We sought to understand the changes and outcomes that were expressed in the words so often used: transformation. The term is often used in contemporary literature about leadership, and I would suggest ill-advisedly and in an uninformed way. My research has taken me to Canada and to first-nation’s people, embedding me in leadership retreats in the Rockies and undertaking courses to understand the concept and construct of “transformation”, especially when it is applied to adolescent learning. I have visited schools and centres across Nth America with the support of a Churchill Fellowship. My understanding is clearer, but not totally transparent!
At age 14 or 15, adolescents are going through the time of greatest growth, change and cognitive development in their lives. Our paediatric and adolescent psychologist are better able to describe these, but we all witness the behaviours! They are going through a series of emotional, neurological, cognitive and physical upheavals and our school systems can only at best pay lip service to these most significant waypoints in the human life. I do not intend to suggest that traditional cultures have the complete answer, but somewhere in our pre-industrial era societies, the notion of “it takes a village to raise a child” rang true, and teenagers were raised by the village and given access to what we now realise is a rite of passage to adult-life. We just do not, at all, do that in schools today. Not systemically anyway. We need to recreate the village and the rite.
As a result of this apparent disregard of the developmental needs of teenagers, what we do is wring our hands in despair at the naughty and disruptive behaviour of our teenagers and seek to apply more standardised testing to understand the success of our schools against national standards. Then we punish those schools and do diagnostic tests on the schools that do not come up to standard. And we medicate and sedate those students who display “abnormal” behaviour or even threaten to become over excited and over stimulated.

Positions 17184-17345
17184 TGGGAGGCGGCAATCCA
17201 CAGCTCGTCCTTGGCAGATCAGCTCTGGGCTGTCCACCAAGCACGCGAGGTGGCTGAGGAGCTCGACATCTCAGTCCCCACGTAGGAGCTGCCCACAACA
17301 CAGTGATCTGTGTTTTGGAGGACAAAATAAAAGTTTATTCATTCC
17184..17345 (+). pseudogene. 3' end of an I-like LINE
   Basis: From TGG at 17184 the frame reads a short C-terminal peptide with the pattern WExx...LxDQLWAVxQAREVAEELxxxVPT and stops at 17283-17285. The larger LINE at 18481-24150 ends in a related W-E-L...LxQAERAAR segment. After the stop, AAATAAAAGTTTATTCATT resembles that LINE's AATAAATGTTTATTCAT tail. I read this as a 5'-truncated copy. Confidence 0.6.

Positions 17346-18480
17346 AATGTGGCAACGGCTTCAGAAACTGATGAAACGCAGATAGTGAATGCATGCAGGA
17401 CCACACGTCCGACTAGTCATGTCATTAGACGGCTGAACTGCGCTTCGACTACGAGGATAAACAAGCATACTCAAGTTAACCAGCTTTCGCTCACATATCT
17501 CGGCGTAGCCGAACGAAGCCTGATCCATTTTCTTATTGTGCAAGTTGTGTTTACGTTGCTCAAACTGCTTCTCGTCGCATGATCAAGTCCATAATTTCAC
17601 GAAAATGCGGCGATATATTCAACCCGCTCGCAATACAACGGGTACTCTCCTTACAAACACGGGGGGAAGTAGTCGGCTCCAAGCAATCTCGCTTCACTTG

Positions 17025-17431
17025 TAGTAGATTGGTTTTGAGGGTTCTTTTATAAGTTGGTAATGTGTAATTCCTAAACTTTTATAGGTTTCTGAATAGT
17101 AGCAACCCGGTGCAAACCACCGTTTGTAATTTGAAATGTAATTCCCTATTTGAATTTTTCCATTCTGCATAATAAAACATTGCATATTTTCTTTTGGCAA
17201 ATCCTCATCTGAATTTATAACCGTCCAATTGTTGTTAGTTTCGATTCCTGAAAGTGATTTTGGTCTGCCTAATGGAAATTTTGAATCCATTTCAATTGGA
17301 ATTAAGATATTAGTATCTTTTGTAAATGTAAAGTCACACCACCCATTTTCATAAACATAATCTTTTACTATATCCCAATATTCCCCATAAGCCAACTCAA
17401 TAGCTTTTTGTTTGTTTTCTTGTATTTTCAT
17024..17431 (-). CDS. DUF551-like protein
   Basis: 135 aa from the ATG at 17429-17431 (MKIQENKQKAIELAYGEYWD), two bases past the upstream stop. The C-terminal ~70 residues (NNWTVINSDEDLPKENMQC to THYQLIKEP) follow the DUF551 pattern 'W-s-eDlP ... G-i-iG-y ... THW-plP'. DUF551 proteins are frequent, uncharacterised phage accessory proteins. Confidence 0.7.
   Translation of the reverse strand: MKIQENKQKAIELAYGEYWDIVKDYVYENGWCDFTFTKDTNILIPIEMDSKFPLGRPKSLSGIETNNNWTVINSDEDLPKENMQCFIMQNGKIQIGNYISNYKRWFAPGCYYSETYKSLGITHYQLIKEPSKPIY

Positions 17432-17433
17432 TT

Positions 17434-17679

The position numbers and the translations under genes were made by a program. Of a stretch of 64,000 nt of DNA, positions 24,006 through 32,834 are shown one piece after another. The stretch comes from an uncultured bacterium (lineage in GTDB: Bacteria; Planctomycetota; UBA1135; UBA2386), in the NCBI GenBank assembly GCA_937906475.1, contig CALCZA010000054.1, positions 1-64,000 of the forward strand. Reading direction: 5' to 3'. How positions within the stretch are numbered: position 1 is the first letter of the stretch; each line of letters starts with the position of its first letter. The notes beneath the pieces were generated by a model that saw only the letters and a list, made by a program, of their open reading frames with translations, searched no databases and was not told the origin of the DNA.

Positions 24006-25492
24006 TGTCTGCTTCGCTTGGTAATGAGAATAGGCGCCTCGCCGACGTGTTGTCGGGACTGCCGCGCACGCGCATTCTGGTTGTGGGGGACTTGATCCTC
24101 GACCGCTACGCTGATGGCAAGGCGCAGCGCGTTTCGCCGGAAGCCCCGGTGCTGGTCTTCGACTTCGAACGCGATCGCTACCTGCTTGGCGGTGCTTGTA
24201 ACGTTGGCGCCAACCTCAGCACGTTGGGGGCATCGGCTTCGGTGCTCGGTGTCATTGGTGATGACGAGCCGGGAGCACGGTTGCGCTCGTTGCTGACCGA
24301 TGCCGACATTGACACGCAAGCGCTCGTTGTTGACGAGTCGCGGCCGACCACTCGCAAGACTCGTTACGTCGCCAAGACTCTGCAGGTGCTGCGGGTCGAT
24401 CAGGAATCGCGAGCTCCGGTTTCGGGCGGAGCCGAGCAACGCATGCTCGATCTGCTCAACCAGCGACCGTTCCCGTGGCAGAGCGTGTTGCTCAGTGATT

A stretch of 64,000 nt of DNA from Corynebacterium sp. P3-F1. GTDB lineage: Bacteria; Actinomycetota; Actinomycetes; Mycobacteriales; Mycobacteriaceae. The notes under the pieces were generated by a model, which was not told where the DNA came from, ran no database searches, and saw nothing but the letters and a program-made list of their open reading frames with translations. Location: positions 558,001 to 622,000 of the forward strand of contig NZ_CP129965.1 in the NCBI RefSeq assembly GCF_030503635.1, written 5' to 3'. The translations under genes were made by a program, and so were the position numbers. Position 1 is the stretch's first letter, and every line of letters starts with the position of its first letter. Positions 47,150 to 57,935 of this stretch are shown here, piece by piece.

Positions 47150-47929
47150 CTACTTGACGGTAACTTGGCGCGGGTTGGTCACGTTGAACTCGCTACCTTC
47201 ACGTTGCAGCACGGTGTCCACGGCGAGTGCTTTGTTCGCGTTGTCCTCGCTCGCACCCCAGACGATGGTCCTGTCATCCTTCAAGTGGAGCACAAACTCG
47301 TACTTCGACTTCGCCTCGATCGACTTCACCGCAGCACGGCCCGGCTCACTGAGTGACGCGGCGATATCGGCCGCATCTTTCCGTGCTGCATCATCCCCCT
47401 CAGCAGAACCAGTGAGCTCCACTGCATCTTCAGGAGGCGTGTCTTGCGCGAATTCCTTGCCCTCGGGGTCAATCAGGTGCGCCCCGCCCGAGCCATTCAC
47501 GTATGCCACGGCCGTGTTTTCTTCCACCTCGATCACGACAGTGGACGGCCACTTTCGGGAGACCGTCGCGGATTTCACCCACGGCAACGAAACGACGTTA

We need to fundamentally change the way we do education to and with adolescents. We need to create a teaching and learning approach and use a curriculum content that addresses these developmental needs of teens. If we do that, student outcomes will improve. Attendance will improve, retention will improve. Literacy and numeracy will improve. Teacher retention will improve. We talk about the need to do things better and have improved student outcomes: it is not happening with a system driven by standardised testing. Everyone wants schools to get better and student outcomes to improve. Imagine if it was suggested that schools should get worse! It needs to be driven by a system underwritten by an understanding of the needs of adolescents.
It would be my humble opinion that if we changed this one aspect of education, the middle-years, and used a more informed and more holistic way to create the content and pedagogy, we would have many beneficial spin-offs with early intervention of potential youth-at-risk issues as well.
We need in education to recreate the adolescent rite of passage and provide a meaningful way for young people to transition into adulthood in a complex and fast moving world. We have a model of how we can achieve this in Victorian Education, one of the most progressive systems in the world. The model is the School for Student Leadership. Our challenge is to help our leaders and policy makers to get behind this and support the idea becoming ubiquitous.